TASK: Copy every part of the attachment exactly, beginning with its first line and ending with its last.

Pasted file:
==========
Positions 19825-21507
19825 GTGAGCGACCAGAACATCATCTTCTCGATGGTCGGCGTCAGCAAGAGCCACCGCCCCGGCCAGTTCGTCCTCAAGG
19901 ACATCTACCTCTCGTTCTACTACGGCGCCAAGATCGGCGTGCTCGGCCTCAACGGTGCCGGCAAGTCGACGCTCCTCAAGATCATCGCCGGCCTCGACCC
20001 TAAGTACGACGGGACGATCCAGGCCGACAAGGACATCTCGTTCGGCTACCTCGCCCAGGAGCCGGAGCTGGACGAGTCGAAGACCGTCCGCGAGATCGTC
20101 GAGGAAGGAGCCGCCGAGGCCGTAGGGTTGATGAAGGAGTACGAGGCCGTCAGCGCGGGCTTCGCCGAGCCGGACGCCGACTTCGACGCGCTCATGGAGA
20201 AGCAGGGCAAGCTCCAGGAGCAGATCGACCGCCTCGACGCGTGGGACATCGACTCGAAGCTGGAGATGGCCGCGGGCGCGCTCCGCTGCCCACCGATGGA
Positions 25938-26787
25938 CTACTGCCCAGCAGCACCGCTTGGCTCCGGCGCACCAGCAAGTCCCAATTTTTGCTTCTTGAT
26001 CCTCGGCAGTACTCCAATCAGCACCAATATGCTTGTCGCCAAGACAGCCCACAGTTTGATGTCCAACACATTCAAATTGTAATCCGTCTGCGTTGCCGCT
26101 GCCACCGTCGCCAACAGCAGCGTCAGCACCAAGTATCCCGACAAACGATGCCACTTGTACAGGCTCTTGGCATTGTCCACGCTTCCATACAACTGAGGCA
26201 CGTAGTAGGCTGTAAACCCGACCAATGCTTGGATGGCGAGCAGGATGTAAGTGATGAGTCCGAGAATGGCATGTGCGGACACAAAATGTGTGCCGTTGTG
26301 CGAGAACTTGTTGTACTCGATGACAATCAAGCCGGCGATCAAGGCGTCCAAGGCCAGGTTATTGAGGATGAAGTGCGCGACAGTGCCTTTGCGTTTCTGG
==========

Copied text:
Positions 19825-21507
19825 GTGAGCGACCAGAACATCATCTTCTCGATGGTCGGCGTCAGCAAGAGCCACCGCCCCGGCCAGTTCGTCCTCAAGG
19901 ACATCTACCTCTCGTTCTACTACGGCGCCAAGATCGGCGTGCTCGGCCTCAACGGTGCCGGCAAGTCGACGCTCCTCAAGATCATCGCCGGCCTCGACCC
20001 TAAGTACGACGGGACGATCCAGGCCGACAAGGACATCTCGTTCGGCTACCTCGCCCAGGAGCCGGAGCTGGACGAGTCGAAGACCGTCCGCGAGATCGTC
20101 GAGGAAGGAGCCGCCGAGGCCGTAGGGTTGATGAAGGAGTACGAGGCCGTCAGCGCGGGCTTCGCCGAGCCGGACGCCGACTTCGACGCGCTCATGGAGA
20201 AGCAGGGCAAGCTCCAGGAGCAGATCGACCGCCTCGACGCGTGGGACATCGACTCGAAGCTGGAGATGGCCGCGGGCGCGCTCCGCTGCCCACCGATGGA
Positions 25938-26787
25938 CTACTGCCCAGCAGCACCGCTTGGCTCCGGCGCACCAGCAAGTCCCAATTTTTGCTTCTTGAT
26001 CCTCGGCAGTACTCCAATCAGCACCAATATGCTTGTCGCCAAGACAGCCCACAGTTTGATGTCCAACACATTCAAATTGTAATCCGTCTGCGTTGCCGCT
26101 GCCACCGTCGCCAACAGCAGCGTCAGCACCAAGTATCCCGACAAACGATGCCACTTGTACAGGCTCTTGGCATTGTCCACGCTTCCATACAACTGAGGCA
26201 CGTAGTAGGCTGTAAACCCGACCAATGCTTGGATGGCGAGCAGGATGTAAGTGATGAGTCCGAGAATGGCATGTGCGGACACAAAATGTGTGCCGTTGTG
26301 CGAGAACTTGTTGTACTCGATGACAATCAAGCCGGCGATCAAGGCGTCCAAGGCCAGGTTATTGAGGATGAAGTGCGCGACAGTGCCTTTGCGTTTCTGG